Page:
Barbara: Getting back on track

Here is my confession: I have not been very healthy the past week.  I’ve been guzzling alcohol, consuming the things I never let myself have like berry pies and nachos and eggs. If I slept six hours a night, it was a good night. There wasn’t a hint of exercise, although I have friends who got up and walked or worked out before the day started.

Uh, yeah. Never gonna happen.

I’ve just returned from the RWA conference, where I happily got to meet some of you (and you said you were eating more vegetables! And walking sometimes!).  I let most of my good habits go while I was there, because my focus is on the fun to be had with my friends, on the business information I might be picking up, and the roar that is the national confrence.  I love it. This year, I had dresses I loved, and good friends I felt comfortable with, and lots of good news, so it was an especially great time.

Now I’m home again, getting back on the wagon, and thinking about what makes us healthy.  Is it bad for me to eat all that fat and drink all that booze?  Yeah, kinda.  But I have rules even when I travel.  Here are some of those modifications.

#1  Sleep. I don’t have breakfast meetings unless I just cannot possibly avoid it, and I never schedule anything before 9, period.  I am a big sleeper and at the conference, I don’t go to bed early. At all. So if I want to function without all the crashing sobbing depression that comes from too much emotional overload combined with a lack of sleep, I have to give myself the morning hours to re-enter. I have to be able to sleep in, like a college student.

#2 Drinking. I love wine on a normal basis, bphotout it goes to my head pretty fast, and I don’t know if it’s the sugar or some additive, but it can give me headaches.  So I stick to beer.  It takes longer to drink beer.  I like the refreshing nature of it, and these days, there’s great craft beer everywhere you go.  Yes, it would be healthier to leave the alcohol alone, but that’s not going to happen anytime soon.  I LIKE beer.

#3 I bring healthy snacks with me and keep them in my room.  I asked a friend to take me to the grocery store when I arrived and brought pistachios, hummus, bananas and pita bread. Nothing brilliant, but it was better than eating eggs every morning.

#4 If there were vegetables in any form on a dinner or lunch menu, I ordered some of them.  Sometimes, as this was Atlanta, this was sometimes only a salad or some lightly prepared potatoes. It still counts.

#5 I skipped desserts.  Mostly. (There was that one dinner at bacchanalia with the peach empanada….but seriously, would you expect me to skip all of them?) I also don’t keep sweets in my room.  It’s easy to gobble down sugar under stressful circumstances and then crash, eat sugar, then crash, eat sugar, then crash.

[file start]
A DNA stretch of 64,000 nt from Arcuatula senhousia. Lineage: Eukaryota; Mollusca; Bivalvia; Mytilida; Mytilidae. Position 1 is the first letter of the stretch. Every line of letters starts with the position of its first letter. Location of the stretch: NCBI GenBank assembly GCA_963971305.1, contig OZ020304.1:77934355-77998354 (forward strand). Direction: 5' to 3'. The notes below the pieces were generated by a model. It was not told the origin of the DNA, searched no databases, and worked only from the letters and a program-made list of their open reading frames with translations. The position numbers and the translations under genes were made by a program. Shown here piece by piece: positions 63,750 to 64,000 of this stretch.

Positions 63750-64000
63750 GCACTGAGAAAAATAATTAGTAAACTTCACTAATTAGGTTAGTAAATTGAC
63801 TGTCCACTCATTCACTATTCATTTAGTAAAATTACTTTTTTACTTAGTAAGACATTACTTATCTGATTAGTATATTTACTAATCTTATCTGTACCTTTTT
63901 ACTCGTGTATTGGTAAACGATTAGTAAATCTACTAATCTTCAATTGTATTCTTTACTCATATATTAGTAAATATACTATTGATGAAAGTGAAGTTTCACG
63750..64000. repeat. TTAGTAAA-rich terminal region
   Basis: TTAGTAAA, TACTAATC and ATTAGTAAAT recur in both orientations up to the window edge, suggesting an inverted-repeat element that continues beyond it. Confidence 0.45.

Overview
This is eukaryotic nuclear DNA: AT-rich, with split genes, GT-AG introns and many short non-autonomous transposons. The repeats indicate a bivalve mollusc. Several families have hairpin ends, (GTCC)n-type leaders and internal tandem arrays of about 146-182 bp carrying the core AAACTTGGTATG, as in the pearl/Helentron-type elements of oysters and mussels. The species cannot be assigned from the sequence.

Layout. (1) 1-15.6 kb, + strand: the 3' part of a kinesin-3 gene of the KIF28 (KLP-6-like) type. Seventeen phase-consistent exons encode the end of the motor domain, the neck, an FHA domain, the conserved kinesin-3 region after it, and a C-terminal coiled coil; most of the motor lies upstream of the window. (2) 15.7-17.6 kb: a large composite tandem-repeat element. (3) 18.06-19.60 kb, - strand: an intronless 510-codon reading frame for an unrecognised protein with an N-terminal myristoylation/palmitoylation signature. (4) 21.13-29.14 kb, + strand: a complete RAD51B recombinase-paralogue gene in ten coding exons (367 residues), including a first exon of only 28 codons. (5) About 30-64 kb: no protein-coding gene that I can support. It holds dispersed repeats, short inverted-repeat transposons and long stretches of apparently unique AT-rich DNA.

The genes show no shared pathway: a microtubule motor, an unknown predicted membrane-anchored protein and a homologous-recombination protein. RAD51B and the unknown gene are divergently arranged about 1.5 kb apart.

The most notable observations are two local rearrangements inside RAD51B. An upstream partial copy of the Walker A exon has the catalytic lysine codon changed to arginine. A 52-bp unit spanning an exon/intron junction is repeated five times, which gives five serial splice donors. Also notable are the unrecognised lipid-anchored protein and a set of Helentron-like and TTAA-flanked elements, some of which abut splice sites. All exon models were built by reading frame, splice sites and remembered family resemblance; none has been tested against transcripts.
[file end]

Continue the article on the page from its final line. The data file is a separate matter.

#6 Whenever possible, I checked out the menus ahead of time to see what I could eat. I got into the habit of this when I became a vegetarian, but it works on all levels—it’s easy to get overwhelmed by a menu and then end up ordering some impossible rich thing you don’t even really want

It’s also possible, if one so desires, to check the calorie count of things ahead of time.  I do this for Starbucks, which is omnipresent in the US, and where a glazed doughnut is 450 bloody calories.  Not worth it when I can get a normal pastry for a couple hundred.

#7 Walk if possible to every outside event. Swim if I can. Don’t sweat it too much—just walking around such big hotels all day long every day is a lot of exercise.

#8 Give myself a pass if I have an indulgent day and get back on the healthy train when I get home.  Now that I’m back, I’m eating fresh fruits and veggies and my lentils and beans. Even though it was really difficult, I went to see Tabor the Trainer on Monday, partly to get more red blood cells back into my body after being at low altitude, but partly to honor the habit of trying to be healthy.  The reward was a deep sleep and a sense of confidence.

How about you? How do you handle vacations—and what are your biggest challenges? Food prepared by people you love? Habits that are hard to keep on the road?  What is your best trick? 


38 thoughts on “Barbara: Getting back on track

  1. Sleep is more of a problem for me than food on vacation. In fact, I’m going to San Diego in December and I expect food to be a breeze there. Everyone is health conscious and it is much easier there. (I lived there 5 years so mine is the voice of experience.)
    Funny about the wine thing. I just faced that fact about myself tonight. My mom is out of town and I’m off work for a few days so I decided to get some writing in. My current heroine likes cherry wine, as do I, so I decided to indulge with her. One generous glass and my skin flushed and I felt hot. My body likes beer better. Guess I will have to live the life of a cherry wine drinker vicariously through my heroine. Back to beer for me.
    Glad you had such a good time at the conference and are now back to taking care of yourself. Those sound like good guidelines for letting go a little but not too much.

  2. Lois says:

    I am still at my conference so this is a fitting topic for me today.
    I skip the alcohol.
    There is never enough time to get enough sleep. I did do a little better this year but part of that was cutting out swimming and the workout room. Since I am walking miles in the convention hall, I figure I am getting some exercise and I need every extra minute for sleep.